Everyone should do as they have determined in their heart, not in a gloomy spirit or simply because they have to, since “God loves a cheerful giver.” ~ 2 Corinthians 9:7
Giving of our resources has always been an important task of God’s people. In the Old Testament there was a series of tithes (a one-tenth of something) and offerings established for various purposes. Some were simply sacrificed to God as an act of faith, trusting him as the ultimate Giver. Others were given to support the poor or the Levites who served as priests and had no territory of their own among Israel.
In the New Testament giving continues to be an important part of following Jesus. Through the pages of scripture we find three primary purposes for giving.
First, is to help the poor and needy. This, arguably, is the most important reason to give of what we have as more is said about it than any other form of giving. In Deuteronomy we find a vivid illustration of what it means to give generously. Moses called the people to “open wide your hand” to the poor and needy in their land. A wide-open hand is a sign of generosity from a heart that refuses to be stingy.
In the New Testament, Jesus spoke about how his followers would give food to the hungry, drink to the thirsty, and clothes to the naked (Matthew 25:31-46). Many in the early church went so far as to sell home and property so there would not be “a needy person among them” (Acts 4:34-35). Paul commanded the rich to enjoy their wealth but also “to be rich in good works, to be generous and ready to share” (1 Timothy 6:17-19). And his encouragement to give in 2 Corinthians 8&9 was in the context of helping the poor in Jerusalem.
Second, is to support missionaries in their work to spread the gospel to places most of us will not be able to go. Paul encouraged Titus and the churches he helped lead to speed some men on their way, one of which was a known traveling preacher, and to “see that they lack nothing” (Titus 3:13). Paul also thanked the church at Philippi for their contributions to his missionary work and told them they could stop giving since he was fully supplied for the moment (Philippians 4:10-20). Such selfless giving to see the gospel spread is a good example for us all.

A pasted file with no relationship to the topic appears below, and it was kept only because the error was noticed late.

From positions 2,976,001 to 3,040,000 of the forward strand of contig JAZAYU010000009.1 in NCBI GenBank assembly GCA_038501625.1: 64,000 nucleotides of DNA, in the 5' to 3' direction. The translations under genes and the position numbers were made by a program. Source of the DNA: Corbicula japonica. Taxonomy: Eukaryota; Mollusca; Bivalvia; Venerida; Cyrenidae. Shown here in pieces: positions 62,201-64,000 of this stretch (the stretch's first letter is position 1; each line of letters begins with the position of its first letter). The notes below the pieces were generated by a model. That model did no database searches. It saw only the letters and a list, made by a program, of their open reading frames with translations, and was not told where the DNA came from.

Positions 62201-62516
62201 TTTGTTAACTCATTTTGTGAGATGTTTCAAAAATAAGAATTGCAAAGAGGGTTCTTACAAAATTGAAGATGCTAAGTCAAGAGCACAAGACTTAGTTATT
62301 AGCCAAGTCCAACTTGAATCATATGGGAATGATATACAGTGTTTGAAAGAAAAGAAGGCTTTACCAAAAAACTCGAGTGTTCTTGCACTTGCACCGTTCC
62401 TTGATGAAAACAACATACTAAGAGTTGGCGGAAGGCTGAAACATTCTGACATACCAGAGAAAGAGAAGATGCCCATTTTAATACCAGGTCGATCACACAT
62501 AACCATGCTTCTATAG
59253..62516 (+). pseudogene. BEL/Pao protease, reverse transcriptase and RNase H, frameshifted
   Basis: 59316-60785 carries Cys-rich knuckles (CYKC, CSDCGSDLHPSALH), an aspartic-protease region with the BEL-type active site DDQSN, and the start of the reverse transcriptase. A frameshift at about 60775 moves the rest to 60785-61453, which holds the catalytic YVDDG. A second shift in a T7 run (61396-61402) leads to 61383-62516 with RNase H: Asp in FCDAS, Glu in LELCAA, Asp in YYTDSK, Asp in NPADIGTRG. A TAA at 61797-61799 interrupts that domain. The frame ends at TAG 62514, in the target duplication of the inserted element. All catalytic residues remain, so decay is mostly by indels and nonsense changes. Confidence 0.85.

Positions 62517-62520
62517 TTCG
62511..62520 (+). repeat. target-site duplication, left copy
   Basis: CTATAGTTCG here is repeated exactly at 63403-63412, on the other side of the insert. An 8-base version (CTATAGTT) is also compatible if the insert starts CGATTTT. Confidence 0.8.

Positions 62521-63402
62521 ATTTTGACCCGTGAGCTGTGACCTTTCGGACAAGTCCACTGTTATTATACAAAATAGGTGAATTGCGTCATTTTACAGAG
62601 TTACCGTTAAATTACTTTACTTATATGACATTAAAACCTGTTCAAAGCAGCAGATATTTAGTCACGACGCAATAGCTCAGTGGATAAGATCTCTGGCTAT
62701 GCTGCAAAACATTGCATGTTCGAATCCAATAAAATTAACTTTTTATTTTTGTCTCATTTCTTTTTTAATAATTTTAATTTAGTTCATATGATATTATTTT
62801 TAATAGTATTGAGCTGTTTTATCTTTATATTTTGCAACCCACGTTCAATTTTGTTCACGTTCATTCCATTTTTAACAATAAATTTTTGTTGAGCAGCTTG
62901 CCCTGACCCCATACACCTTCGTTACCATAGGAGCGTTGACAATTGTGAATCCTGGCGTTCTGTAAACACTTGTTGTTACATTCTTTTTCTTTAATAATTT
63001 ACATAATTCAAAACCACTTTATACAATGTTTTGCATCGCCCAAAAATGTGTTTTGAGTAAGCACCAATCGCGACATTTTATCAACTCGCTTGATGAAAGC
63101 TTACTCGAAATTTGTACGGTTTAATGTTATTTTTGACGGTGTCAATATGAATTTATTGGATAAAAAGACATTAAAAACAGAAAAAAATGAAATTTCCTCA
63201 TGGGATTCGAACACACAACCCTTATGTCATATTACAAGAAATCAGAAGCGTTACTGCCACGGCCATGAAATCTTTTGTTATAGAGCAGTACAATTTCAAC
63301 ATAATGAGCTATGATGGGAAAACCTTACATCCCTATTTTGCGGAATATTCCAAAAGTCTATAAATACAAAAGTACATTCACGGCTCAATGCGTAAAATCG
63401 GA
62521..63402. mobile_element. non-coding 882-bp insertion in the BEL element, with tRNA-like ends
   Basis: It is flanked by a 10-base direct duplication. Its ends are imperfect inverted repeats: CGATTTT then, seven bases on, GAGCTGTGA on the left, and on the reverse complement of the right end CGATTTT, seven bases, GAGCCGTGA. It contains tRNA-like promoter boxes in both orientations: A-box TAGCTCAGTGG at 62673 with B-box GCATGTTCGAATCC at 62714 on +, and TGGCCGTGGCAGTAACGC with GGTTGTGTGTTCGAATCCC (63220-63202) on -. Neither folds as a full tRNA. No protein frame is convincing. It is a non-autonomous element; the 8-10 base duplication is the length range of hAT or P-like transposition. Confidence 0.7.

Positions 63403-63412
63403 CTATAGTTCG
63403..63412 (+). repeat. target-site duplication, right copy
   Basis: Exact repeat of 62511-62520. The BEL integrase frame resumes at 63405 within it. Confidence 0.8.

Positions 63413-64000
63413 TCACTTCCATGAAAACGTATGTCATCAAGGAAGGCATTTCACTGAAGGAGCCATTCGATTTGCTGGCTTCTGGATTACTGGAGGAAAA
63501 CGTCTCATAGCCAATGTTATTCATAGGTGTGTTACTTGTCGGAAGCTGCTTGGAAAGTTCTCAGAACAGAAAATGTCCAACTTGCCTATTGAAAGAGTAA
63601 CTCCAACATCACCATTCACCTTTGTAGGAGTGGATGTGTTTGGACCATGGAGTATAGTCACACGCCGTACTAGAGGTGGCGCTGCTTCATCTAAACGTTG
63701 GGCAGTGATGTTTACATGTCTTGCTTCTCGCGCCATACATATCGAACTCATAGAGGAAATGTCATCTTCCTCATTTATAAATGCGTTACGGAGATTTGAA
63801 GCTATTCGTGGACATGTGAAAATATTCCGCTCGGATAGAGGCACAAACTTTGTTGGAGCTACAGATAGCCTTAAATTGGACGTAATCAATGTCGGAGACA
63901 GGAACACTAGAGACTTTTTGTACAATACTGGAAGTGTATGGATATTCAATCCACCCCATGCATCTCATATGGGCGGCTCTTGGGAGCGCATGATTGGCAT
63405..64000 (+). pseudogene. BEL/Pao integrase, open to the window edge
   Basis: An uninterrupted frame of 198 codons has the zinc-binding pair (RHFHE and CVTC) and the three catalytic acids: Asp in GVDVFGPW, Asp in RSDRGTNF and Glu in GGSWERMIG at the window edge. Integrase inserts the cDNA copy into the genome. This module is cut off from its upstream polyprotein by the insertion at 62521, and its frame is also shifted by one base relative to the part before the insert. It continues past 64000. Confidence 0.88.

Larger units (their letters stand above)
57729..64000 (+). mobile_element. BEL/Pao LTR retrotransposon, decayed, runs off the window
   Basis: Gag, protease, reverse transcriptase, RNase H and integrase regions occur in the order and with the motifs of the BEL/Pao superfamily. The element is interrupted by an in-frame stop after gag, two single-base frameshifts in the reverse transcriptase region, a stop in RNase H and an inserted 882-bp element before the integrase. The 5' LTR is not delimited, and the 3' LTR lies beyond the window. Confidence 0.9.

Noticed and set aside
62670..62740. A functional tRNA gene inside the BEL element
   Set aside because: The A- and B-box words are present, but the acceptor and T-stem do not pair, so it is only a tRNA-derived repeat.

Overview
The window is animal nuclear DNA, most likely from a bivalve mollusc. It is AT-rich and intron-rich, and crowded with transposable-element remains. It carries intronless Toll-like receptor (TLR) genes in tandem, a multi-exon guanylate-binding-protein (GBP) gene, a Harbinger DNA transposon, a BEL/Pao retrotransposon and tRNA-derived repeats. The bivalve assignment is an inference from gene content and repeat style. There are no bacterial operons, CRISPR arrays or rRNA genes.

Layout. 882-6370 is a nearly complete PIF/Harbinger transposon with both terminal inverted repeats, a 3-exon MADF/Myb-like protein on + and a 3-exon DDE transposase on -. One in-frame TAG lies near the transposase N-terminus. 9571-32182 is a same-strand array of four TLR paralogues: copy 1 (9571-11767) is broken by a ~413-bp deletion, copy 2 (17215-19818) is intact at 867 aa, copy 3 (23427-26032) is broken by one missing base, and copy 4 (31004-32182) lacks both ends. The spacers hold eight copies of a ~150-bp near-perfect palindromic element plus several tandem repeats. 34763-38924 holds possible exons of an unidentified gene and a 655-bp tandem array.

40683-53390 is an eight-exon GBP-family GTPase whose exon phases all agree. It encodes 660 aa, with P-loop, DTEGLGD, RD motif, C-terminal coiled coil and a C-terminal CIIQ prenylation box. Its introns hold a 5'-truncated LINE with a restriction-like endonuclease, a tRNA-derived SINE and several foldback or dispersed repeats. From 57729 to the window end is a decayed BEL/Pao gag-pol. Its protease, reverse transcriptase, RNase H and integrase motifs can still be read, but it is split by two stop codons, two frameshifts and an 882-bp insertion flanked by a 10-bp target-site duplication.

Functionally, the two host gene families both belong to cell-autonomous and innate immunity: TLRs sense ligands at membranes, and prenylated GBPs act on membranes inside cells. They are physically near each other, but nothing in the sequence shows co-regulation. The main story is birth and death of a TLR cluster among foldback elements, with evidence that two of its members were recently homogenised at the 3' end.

Third, is to support the daily functioning of the local church and especially so that the leaders are free to pray, study, and teach without the burden of other work. Though Paul gave up this right while in Corinth (thus showing that there may be appropriate times for self-funded or bi-vocational church leaders, depending on the circumstances), he spoke of having the right to be supported by the church, saying, “If we have sown spiritual things among you, is it too much if we reap material things from you?” (1 Corinthians 9:11). And Paul told Timothy to make sure the elders (pastors, overseers, leaders) of the church were supported, “especially those who labor in preaching and teaching” (1 Timothy 5:17-18).
In whatever act of giving, Paul told the Corinthians that “God loves a cheerful giver.” In the New Testament we don’t find percentages assigned to these gifts. The New Testament doesn’t tell us that 5% must go here or 10% there. Instead, Paul wrote that each person should determine what God wants them to give—this to be understood in seeking God’s will through prayer and the Bible. And then give happily what God has led them to.
A heart that has been changed by the generosity of God toward us in Jesus will not have to be compelled to give. The generosity of God breeds generosity among his people. Thus, we will want to give. And if we seek God and his will in our giving, we will become people who give cheerfully, especially to help the needs of others.
This post is part of our ongoing journey through the Bible as a church.